How to make your second home smarter, safer and more sustainable

Anyone lucky enough to own a second home knows that the solace of a private retreat can fade once worries surface – all compounded by th...


Anyone lucky enough to own a second home knows that the solace of a private retreat can fade once worries surface – all compounded by the added distance. An empty house is a vulnerable house, after all, whether it’s drips, leaks, floods, fires, ice, wind, burglars or bears (so many bears). That’s why smart home devices – wireless devices and electronic devices that can communicate with each other and connect via the Internet – can be an effective remedy, if not a panacea.

Here’s a look at several products, from security systems to comforts and amenities, that can take some of the anxiety out of maintaining a second home.

Unlike traditional security systems that come with professional installation, long-term contracts, and hefty price tags, intelligent security systems are easy to install, customizable and cost a fraction of their conventional ancestors. They can also instantly notify homeowners if something goes wrong, and even let them see what’s going on in real time.

Smart security systems are available as kits with a master base station connecting to door, window, and motion sensors that monitor your home. At Wirecutter, we always recommend adding a subscription to Professional Monitoring, whereby a call center is notified when your system goes off and then contacts you and the appropriate emergency services.

SimpliSafe and Ring offer a wide range of affordable devices, including door and window sensors, lights, cameras and motion detectors, with responsive customer support and prompt professional monitoring.

A smoke detector is an essential device for any home, but unlike basic versions, smart smoke detectors send an alert to your smartphone when they detect smoke, fire and, in some cases, carbon monoxide. . (Some security systems, like Ring, offer a device that listens for the sound of any smoke alarms and then alerts authorities.) Google NestProtect (about $120) only integrates with other Nest devices, but it’s easy to install, has a 10-year lifespan, reliably sends alerts when triggered, gives a verbal warning loud before triggering and can be muted before or during an alert using an app (although you must be physically nearby).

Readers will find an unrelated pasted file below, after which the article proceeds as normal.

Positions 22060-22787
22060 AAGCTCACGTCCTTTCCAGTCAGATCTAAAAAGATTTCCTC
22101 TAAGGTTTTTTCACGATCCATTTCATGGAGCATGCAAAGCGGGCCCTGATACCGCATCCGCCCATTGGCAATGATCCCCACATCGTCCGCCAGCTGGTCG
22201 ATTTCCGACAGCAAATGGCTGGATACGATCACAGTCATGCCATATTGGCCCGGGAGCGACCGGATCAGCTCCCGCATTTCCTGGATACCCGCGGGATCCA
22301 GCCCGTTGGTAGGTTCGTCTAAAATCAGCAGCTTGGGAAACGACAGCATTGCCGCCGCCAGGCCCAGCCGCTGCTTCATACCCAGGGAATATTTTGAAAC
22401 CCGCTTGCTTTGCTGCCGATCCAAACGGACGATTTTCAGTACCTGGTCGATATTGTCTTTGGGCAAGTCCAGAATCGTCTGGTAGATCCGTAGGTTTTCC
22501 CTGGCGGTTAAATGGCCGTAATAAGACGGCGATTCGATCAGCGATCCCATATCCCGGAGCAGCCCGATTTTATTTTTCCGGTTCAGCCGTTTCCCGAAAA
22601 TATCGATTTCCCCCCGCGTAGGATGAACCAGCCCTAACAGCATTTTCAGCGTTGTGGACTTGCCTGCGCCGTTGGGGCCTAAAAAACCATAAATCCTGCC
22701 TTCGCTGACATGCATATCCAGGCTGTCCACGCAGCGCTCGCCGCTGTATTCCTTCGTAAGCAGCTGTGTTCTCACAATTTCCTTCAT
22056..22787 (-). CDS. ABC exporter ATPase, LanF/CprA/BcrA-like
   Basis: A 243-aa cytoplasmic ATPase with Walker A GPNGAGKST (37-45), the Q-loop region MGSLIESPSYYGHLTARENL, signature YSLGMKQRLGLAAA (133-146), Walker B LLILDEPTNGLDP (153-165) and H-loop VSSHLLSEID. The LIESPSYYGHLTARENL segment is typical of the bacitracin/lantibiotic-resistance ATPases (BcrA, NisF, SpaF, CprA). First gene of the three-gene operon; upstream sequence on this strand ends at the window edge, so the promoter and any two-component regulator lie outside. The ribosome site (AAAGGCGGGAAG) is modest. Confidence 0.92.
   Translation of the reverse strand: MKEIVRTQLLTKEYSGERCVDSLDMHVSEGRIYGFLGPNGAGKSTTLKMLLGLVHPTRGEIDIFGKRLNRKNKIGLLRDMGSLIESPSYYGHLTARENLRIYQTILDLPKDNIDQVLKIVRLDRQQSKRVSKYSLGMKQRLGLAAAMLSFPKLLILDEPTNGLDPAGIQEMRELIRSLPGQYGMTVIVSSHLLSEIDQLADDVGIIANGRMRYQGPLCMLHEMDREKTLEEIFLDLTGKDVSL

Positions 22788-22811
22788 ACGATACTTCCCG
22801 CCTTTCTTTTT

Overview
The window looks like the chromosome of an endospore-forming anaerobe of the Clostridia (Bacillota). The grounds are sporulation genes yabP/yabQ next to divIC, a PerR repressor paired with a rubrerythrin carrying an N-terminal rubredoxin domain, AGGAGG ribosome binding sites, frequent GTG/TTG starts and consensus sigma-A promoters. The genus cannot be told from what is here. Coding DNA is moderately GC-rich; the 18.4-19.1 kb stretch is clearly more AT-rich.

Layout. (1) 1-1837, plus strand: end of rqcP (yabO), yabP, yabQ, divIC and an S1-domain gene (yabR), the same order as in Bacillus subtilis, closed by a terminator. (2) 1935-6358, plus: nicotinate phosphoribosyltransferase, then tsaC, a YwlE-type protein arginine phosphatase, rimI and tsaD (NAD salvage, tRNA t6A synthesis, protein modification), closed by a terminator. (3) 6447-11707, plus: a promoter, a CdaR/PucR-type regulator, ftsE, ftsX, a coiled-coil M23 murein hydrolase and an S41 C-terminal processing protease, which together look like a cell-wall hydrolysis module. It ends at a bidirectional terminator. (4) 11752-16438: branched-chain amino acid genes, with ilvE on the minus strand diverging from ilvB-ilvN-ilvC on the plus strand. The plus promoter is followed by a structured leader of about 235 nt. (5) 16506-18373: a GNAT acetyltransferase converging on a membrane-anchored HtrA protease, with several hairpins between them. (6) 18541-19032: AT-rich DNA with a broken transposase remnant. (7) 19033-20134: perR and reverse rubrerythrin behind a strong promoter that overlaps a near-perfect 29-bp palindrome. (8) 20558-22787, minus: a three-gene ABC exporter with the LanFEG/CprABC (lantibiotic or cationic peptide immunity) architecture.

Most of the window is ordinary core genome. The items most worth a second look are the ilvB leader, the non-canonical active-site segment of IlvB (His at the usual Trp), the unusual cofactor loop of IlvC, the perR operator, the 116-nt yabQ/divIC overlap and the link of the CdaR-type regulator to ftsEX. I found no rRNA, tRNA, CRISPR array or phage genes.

A security camera of any style can be an effective tool in deterring potential intruders. Smart security cameras can be configured to send smartphone notifications if someone or something ventures into specific areas of the camera’s field of view. (They also allow you to check your home and property after a storm.) Many are able to distinguish between a person, animal, package, or blowing leaf.

the Wyze Camera v3 is a versatile yet inexpensive (about $35) model that works indoors or outdoors, has a built-in magnetic mount, and can be used with or without a subscription, depending on your needs. Likewise, a smart doorbell camera alerts you when someone approaches your door or a package is delivered; even better, it lets you see your visitor and talk with them via video chat using an app on your phone. the Arlo Essential Video Doorbell (Wired) works particularly well; it retails for around $140, with video storage and smart detection features requiring a $3 monthly subscription.

Burglars know the old trick of hiding a house key under a rock or a garden gnome. A smart lock lets you do without physical keys altogether. There are several styles, but versions with a keypad that replace your existing deadbolt allow you and certain guests, neighbors, contractors and babysitters to enter and leave the house without having to copy and distribute the keys. You also receive a notification whenever someone uses your door lock.

the Schlage encoding (about $275) is sturdy yet easy to install in minutes with doors that have an existing deadbolt. It connects directly to your Wi-Fi and has a built-in alarm if someone tries to break into or block your door.

A smart thermostat makes your home more comfortable, which is for many a characteristic feature of a second home, while reducing energy costs. It does this by optimizing the operation of your home’s air conditioning system, automatically increasing or decreasing it whenever possible to save money. Smart thermostats also ensure that your home is at the comfort level you selected when you or your guests arrive, and that you’re not wasting energy heating or cooling an empty home.